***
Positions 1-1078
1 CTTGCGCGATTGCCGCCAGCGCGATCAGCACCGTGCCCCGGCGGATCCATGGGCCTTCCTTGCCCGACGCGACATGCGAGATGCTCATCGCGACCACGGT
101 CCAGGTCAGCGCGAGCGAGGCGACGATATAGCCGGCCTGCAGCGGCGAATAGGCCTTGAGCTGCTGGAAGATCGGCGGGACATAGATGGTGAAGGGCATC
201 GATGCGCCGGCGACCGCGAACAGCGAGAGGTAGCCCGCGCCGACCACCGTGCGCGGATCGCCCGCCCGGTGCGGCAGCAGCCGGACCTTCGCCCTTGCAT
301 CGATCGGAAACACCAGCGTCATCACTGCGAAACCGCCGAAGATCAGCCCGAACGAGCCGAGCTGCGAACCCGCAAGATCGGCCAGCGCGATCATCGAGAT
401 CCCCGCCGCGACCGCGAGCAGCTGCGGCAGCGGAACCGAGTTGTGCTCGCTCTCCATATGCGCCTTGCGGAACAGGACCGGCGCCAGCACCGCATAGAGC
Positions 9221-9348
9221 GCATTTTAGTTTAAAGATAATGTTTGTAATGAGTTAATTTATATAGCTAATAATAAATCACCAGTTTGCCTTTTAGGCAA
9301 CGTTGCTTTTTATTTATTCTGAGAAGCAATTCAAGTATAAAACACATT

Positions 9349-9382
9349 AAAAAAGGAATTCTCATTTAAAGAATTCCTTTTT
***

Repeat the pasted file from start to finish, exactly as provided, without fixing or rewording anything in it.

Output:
Positions 1-1078
1 CTTGCGCGATTGCCGCCAGCGCGATCAGCACCGTGCCCCGGCGGATCCATGGGCCTTCCTTGCCCGACGCGACATGCGAGATGCTCATCGCGACCACGGT
101 CCAGGTCAGCGCGAGCGAGGCGACGATATAGCCGGCCTGCAGCGGCGAATAGGCCTTGAGCTGCTGGAAGATCGGCGGGACATAGATGGTGAAGGGCATC
201 GATGCGCCGGCGACCGCGAACAGCGAGAGGTAGCCCGCGCCGACCACCGTGCGCGGATCGCCCGCCCGGTGCGGCAGCAGCCGGACCTTCGCCCTTGCAT
301 CGATCGGAAACACCAGCGTCATCACTGCGAAACCGCCGAAGATCAGCCCGAACGAGCCGAGCTGCGAACCCGCAAGATCGGCCAGCGCGATCATCGAGAT
401 CCCCGCCGCGACCGCGAGCAGCTGCGGCAGCGGAACCGAGTTGTGCTCGCTCTCCATATGCGCCTTGCGGAACAGGACCGGCGCCAGCACCGCATAGAGC
Positions 9221-9348
9221 GCATTTTAGTTTAAAGATAATGTTTGTAATGAGTTAATTTATATAGCTAATAATAAATCACCAGTTTGCCTTTTAGGCAA
9301 CGTTGCTTTTTATTTATTCTGAGAAGCAATTCAAGTATAAAACACATT

Positions 9349-9382
9349 AAAAAAGGAATTCTCATTTAAAGAATTCCTTTTT